Arinya Talerngsri, Chief Capability Officer and Managing Director at SEAC-Southeast Asia's Lifelong Learning Center, writes how when we go against what we are meant to be or do, we become someone we aren't pleased with.
Her statement aligns with Gillian Lynne's story who grew up to be one of the world's most successful choreographers. Lynne's school had portrayed her negatively, assumed she had a behavioural problem or a cognitive impairment because she just wants to dance.
Talerngsri expresses how being conditioned to reject society's notion of "wrong" ideas can stifle creative ability. She also argues that "fostering creativity in students is vital because they will be entering an increasingly uncertain and complex world."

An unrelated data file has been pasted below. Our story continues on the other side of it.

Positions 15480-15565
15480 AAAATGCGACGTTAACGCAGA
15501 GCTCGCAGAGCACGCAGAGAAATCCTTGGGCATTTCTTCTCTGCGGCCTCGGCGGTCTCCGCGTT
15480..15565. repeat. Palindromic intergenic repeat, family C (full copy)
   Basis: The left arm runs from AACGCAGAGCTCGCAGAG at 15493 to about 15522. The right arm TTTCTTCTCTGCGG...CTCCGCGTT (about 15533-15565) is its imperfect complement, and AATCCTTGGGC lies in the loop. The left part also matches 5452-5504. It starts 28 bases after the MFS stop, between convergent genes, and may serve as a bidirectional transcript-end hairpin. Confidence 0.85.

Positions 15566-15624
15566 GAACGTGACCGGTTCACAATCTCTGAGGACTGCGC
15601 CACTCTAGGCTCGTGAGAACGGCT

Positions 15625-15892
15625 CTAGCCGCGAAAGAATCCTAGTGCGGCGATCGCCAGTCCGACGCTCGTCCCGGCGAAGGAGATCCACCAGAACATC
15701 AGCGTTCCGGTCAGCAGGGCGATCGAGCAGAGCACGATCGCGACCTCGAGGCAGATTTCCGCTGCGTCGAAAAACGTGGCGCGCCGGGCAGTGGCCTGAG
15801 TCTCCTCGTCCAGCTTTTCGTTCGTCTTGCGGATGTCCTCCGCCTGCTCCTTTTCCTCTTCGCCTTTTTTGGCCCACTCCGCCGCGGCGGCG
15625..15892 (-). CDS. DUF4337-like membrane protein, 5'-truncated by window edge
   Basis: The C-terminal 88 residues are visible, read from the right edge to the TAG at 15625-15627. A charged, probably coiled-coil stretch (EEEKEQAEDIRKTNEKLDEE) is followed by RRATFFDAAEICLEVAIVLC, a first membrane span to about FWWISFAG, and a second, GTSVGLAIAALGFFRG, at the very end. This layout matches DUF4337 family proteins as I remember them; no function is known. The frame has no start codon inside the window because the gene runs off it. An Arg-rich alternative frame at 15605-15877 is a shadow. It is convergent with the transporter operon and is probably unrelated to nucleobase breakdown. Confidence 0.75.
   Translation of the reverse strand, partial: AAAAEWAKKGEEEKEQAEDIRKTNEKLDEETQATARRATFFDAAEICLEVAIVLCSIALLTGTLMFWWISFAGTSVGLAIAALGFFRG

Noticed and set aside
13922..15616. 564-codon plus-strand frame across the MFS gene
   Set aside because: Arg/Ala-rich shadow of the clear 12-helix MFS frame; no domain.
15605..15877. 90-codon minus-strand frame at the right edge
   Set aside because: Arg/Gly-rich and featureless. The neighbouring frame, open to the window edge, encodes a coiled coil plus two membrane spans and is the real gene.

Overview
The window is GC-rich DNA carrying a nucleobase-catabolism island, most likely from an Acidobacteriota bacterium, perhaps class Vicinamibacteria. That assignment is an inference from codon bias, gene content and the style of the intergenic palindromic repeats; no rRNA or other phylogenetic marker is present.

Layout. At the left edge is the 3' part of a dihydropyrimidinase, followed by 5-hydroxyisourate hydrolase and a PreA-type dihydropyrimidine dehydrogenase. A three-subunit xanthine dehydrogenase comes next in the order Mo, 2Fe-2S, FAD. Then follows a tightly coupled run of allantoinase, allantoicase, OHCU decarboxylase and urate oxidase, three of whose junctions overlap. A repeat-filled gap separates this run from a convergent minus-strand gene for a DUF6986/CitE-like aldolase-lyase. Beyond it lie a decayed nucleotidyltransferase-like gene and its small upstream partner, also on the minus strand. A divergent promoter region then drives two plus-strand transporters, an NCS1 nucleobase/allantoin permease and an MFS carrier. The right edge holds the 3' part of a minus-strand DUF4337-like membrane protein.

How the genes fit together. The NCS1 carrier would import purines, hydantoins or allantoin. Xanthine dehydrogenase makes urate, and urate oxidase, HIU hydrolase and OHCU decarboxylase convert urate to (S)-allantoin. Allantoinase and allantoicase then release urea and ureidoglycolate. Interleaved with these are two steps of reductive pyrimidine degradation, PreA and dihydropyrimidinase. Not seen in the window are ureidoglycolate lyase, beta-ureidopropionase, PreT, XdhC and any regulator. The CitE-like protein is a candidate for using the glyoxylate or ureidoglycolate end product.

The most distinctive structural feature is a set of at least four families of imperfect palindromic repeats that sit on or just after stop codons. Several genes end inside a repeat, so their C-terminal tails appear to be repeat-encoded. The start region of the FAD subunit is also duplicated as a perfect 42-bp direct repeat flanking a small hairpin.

Talerngsri believes that educators must find the right balance between completing projects and the essence of artistry. Read the Entire Article
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Youths in the Middle East deal with the world’s social problems such as high youth unemployment rates. As a solution, some are creating new businesses with a social purpose, such as tackling environmental issues, illiteracy or health, while also spurring job creation.